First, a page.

An article in this month’s Harvard Business Review, primarily focusing on BP’s arch-competitor Shell, contains lightly-veiled criticism of BP’s thinking in the years before the Gulf blowout.
The article, written by two US academics, covers Shell’s use of scenario planning from the 1970s to the present day. During the oil crises 40 years ago, executive management’s dedication to “rehearsing future scenarios, no matter how unlikely or unthinkable” gave Shell a dramatic competitive advantage when the oil price shocks hit.
This question is raised towards the end of the article: “What if the BP executive teams had spent a similar amount of time evaluating the possible negative impacts of their extreme new exploration in the deep waters of the Gulf?”
While the question goes unanswered in the article, reporters have been flooding BP executives to get their response.
On CNN last night, Larry King ran a damning series of interviews asking why executives spend so little time exploring the implications of the future, rather than focusing on short-term profit and “enrichment.”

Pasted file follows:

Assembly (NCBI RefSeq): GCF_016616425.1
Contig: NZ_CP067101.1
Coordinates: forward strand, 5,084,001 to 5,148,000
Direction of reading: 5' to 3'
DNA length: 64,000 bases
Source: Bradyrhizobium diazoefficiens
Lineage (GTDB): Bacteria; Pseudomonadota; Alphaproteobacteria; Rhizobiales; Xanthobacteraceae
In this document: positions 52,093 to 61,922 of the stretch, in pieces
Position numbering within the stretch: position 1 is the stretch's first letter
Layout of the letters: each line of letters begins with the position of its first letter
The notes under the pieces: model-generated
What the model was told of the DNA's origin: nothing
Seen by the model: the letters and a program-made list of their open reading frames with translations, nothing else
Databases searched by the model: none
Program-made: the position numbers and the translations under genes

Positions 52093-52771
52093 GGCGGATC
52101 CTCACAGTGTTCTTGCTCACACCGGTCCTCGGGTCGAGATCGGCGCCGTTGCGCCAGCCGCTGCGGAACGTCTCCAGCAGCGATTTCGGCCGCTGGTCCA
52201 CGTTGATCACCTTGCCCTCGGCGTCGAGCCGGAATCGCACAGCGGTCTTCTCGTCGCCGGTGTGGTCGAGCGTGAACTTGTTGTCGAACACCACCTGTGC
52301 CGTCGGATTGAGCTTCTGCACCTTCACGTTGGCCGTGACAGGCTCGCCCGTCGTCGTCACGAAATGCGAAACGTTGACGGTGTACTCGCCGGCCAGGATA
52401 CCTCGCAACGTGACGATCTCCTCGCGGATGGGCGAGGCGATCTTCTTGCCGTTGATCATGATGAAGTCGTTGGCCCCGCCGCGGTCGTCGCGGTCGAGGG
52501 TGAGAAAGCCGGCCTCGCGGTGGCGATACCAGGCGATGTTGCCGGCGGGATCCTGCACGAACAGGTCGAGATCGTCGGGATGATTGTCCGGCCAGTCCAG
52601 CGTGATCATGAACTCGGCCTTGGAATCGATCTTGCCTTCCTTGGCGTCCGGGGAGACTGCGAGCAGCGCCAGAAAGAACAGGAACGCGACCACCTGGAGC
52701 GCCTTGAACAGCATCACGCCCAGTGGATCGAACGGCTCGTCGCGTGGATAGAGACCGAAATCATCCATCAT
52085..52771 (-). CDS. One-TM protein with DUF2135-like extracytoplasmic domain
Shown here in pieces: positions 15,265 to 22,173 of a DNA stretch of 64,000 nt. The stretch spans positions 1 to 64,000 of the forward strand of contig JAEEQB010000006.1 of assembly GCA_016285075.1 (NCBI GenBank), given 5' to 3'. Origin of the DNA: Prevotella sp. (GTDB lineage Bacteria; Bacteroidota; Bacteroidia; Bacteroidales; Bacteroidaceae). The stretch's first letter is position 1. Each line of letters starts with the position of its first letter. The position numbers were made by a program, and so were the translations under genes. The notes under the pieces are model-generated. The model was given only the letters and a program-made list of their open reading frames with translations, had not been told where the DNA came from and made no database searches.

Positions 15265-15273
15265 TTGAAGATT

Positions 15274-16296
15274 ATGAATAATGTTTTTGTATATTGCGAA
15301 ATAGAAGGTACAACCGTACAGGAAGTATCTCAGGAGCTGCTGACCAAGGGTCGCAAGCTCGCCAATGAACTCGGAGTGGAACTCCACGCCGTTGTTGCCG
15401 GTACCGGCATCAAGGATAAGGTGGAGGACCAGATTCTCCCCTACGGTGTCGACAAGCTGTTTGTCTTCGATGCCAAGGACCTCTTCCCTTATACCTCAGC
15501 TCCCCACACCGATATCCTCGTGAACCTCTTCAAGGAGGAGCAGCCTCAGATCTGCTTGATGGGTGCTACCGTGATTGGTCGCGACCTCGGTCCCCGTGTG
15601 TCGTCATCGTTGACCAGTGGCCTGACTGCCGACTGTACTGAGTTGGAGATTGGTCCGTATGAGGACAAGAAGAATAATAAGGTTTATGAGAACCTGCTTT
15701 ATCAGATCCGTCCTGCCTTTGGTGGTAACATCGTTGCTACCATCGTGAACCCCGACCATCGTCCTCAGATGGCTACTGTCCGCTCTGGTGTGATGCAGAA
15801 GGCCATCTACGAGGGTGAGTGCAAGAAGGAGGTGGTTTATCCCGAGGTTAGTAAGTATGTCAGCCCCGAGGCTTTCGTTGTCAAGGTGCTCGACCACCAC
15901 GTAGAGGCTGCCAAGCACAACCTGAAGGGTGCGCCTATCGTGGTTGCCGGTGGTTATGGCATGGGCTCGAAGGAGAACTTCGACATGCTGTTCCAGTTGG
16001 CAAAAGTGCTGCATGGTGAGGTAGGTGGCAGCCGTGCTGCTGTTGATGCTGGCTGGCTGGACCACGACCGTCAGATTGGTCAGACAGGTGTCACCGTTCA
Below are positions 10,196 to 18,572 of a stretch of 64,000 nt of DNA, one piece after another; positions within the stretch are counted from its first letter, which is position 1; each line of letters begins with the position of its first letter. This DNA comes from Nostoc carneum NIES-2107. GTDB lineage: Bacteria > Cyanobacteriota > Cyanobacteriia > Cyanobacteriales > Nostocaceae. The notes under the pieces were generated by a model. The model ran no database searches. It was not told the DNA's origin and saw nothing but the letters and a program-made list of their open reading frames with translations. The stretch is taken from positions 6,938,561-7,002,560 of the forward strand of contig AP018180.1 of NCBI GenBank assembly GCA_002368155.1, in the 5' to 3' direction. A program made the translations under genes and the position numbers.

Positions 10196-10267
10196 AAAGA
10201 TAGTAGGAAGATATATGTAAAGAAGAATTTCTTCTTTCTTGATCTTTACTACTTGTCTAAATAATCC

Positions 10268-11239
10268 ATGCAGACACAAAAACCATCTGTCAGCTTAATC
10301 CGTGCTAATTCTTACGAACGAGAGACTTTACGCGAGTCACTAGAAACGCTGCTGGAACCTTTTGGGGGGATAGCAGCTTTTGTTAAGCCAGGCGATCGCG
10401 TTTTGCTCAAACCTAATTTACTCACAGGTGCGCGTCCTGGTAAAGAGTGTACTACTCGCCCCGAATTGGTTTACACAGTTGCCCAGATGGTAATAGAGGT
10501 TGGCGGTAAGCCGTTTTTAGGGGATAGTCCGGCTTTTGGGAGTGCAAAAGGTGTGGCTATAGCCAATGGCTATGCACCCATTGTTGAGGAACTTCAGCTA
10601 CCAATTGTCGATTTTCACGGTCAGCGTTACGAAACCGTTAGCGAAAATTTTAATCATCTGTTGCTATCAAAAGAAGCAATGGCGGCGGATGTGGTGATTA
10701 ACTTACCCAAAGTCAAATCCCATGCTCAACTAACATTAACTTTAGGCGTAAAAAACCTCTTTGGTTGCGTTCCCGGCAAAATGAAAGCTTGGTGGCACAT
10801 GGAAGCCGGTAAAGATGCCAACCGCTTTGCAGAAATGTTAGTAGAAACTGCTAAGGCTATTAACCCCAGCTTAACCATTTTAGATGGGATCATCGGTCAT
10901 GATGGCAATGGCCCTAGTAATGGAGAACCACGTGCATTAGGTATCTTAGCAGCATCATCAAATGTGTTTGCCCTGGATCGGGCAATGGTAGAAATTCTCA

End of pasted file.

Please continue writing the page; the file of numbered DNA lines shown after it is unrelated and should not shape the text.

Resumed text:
These were his closing comments: “Surely, if you had done this, one of the scenarios that would have been explored would have been the implications of a massive blowout at that depth. Surely, that would have prompted significant investment in preventive measures before going ahead with production? While delays and a hit on profits would have been a result – the whole Gulf disaster might have been prevented. Surely, at only a fraction of the human and financial cost actually incurred?”
In the light of the unprecedented volatility in BP stock prices, pressure is increasing in financial circles to find a measure of auditing a company’s future prospects. Certainly investors and venture capitalists would welcome that.
Louis Geeringh’s quote in today’s Financial Times seems to sum it up well: “In this warp-speed world, past performance is no indicator of future resilience or success.”